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Good to know. I'm not even remotely 'skooled' in the winching dept. I'm actually considering taking a class. Thank you. :D
Mo (Muddygrrl) will be happy to skool you in winching. I'm pretty sure Mo will take beer in trade. :cheers:

Gottagetone: I've met and dealt with Thor and his brother Jon a number of times and their customer service have been exemplary. I highly recommend viking trail line and safety thimble. If I have to do it over again, I'd go with 3/8" line as well. With the safety thimble, you can just snug the thimble against the fairlead--no rattling noise, no exposed cable. With the standard eye or hook, you'd need to use a D shackle to tie up the loose end on one of the front tow points.

Viking 5/16" trail line with safety thimble on Warn M8000 in Fabfours front bumper.

 

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If you are "careful" you could prevent lots of things from happening but people still break bones, cut off fingers with saws, have car accidents, etc. Safety is about making sure you can't get hurt. :) In addition, as I mentioned previously, this allows you to reel in all the rope for a clean look and it keeps the rope out of the sun.

A hook on a standard steel thimble such as Thimble - Stainless Steel Thimble just won't pull up nicely against any fairlead. It just doesn't seat well and I'd wager to say the winch could easily pull the standard thimble and hook right through the opening. It will rattle like a SOB when bouncing around off-road and wear away at your fairlead. - - - >IMO :rocker:

PS, I don't like hooks.
I didn't like hooks either but decide to try it and I love the Masterpull swivel hook with connector link. The hook is MASSIVE and rated at just under 29k pounds. It locks in place and used properly won't be going anywhere. Before the Masterpull setup, I was always loosing bow shackles but now I attach the hook directly to an acceptable winch points and rock and roll. I never had a safety thimble and really don't see any reason to. I use the hook to hold on to while winding the line back in and then slip the rope guard all the way down to the hook to protect the last foot or so from the sun.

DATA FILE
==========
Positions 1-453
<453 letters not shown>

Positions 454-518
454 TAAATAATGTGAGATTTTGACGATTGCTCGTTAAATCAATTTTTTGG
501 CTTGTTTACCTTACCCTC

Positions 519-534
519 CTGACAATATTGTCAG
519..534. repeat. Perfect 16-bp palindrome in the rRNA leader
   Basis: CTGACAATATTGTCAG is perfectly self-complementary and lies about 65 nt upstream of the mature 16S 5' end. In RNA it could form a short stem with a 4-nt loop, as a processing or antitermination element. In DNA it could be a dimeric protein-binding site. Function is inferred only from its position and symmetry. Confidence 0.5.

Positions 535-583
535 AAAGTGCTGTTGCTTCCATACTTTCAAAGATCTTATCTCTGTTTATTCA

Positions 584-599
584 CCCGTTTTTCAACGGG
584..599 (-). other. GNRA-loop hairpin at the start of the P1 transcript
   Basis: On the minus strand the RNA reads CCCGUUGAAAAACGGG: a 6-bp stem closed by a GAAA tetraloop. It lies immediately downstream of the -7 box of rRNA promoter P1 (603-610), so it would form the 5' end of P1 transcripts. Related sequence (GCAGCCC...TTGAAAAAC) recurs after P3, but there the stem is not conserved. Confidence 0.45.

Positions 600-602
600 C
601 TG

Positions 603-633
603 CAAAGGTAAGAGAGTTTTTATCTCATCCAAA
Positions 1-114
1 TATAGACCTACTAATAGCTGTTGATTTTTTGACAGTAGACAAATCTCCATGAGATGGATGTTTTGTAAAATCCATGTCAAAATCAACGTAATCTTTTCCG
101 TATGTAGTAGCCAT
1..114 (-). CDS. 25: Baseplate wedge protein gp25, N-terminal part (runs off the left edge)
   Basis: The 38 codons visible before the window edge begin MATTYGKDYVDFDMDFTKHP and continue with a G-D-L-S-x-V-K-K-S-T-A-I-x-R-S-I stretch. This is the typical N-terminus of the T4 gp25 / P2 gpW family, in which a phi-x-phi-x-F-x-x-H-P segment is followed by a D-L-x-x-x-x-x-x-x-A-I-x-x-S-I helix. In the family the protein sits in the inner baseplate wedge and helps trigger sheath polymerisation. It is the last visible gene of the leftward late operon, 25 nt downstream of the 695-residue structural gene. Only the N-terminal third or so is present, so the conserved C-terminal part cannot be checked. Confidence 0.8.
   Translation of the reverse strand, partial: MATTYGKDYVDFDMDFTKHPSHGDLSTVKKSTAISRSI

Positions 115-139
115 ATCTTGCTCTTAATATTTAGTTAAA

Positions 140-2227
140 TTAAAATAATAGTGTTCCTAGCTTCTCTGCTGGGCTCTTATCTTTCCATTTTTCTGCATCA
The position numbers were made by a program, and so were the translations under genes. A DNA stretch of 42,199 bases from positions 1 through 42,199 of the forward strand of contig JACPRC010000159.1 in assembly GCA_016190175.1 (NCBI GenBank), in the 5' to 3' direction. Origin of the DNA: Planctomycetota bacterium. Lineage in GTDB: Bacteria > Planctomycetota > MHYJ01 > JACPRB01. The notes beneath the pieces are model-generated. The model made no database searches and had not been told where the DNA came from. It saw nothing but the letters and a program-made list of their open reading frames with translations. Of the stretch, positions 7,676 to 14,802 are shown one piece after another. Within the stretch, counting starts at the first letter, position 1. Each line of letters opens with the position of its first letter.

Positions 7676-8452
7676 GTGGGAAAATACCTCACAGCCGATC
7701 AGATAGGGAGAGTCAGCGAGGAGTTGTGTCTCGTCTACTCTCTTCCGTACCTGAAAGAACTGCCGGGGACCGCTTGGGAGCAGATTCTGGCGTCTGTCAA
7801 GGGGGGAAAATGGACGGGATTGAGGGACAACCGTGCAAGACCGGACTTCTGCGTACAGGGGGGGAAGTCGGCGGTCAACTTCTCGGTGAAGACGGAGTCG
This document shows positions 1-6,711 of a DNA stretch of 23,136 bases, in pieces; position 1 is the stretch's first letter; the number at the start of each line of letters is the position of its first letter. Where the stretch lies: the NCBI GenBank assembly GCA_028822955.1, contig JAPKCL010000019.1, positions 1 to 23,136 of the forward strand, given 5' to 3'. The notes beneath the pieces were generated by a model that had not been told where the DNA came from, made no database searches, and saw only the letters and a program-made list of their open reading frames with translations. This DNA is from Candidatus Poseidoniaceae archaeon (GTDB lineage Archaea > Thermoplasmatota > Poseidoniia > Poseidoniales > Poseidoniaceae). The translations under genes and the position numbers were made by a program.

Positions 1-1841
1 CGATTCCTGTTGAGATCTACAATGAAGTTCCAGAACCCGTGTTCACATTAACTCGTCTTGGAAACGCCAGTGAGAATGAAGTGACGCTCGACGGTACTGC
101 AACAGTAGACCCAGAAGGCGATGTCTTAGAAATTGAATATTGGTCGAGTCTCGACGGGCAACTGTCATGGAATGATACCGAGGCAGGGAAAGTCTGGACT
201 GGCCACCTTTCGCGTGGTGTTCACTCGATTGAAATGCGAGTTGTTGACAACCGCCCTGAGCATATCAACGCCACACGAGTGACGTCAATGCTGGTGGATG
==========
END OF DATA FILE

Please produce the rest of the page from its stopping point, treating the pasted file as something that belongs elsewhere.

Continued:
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Hey i'm in California, north bay near san fran and I think Logging supply stores are against the law or have been replaced by weed stores... they only splice spleeffs


If you want the best then go to a logging supply store. We loggers are switching to "blue line" by the masses. IMO it would be silly to buy a packaged line from an off road company. If you go to the logging supply store you will have a dealer that will be able to service your line if it gets cut. Plus, you will be buying a line from people that know about putting lines to the test. I had one snap while pulling a set of logs and was able to get it spliced the same day.
 

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Discussion Starter #40
Why would you splice a spliff? lol